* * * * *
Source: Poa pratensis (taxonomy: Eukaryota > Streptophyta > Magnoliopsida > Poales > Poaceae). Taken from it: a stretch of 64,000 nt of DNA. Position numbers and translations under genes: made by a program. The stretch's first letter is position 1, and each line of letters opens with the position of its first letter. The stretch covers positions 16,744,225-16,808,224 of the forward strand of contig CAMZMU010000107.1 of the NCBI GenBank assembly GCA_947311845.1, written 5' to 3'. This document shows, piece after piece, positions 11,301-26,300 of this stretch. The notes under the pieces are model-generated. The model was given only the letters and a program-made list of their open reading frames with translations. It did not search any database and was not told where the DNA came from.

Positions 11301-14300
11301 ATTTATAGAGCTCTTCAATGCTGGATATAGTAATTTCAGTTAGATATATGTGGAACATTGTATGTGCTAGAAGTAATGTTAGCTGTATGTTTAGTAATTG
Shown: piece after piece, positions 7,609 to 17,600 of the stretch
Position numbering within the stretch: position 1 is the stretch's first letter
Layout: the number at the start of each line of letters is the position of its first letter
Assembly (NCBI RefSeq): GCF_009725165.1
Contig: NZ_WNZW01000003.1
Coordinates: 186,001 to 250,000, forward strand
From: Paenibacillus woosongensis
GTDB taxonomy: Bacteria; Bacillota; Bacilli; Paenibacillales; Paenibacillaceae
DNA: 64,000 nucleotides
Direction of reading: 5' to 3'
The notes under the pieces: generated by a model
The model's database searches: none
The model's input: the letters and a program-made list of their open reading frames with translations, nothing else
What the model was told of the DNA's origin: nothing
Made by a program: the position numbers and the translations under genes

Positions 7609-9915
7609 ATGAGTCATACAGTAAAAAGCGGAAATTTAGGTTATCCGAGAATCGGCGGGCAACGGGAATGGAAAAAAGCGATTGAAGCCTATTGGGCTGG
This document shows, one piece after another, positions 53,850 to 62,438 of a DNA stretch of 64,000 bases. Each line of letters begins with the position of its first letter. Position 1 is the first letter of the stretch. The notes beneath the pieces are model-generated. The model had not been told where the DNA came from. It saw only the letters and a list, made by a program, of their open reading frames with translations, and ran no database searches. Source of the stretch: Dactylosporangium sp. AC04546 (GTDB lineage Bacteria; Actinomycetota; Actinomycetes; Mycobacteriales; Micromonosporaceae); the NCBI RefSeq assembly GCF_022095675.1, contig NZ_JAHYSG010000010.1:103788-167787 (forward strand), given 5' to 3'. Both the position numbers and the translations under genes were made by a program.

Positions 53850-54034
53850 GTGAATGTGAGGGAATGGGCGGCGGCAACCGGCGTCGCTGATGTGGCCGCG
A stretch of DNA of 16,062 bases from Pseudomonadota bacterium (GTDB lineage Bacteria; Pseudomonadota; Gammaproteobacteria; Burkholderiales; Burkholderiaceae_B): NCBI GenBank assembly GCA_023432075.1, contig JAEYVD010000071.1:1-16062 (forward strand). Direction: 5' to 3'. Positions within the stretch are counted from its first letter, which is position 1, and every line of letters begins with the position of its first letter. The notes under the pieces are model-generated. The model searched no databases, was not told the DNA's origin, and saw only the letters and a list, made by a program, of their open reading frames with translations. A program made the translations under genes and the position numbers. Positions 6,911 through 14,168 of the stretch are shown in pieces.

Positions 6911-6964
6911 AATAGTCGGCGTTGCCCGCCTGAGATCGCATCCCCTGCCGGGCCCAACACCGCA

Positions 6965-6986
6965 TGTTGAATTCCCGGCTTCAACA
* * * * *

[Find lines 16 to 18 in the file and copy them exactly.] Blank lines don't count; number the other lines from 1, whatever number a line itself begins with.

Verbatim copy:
The model's input: the letters and a program-made list of their open reading frames with translations, nothing else
What the model was told of the DNA's origin: nothing
Made by a program: the position numbers and the translations under genes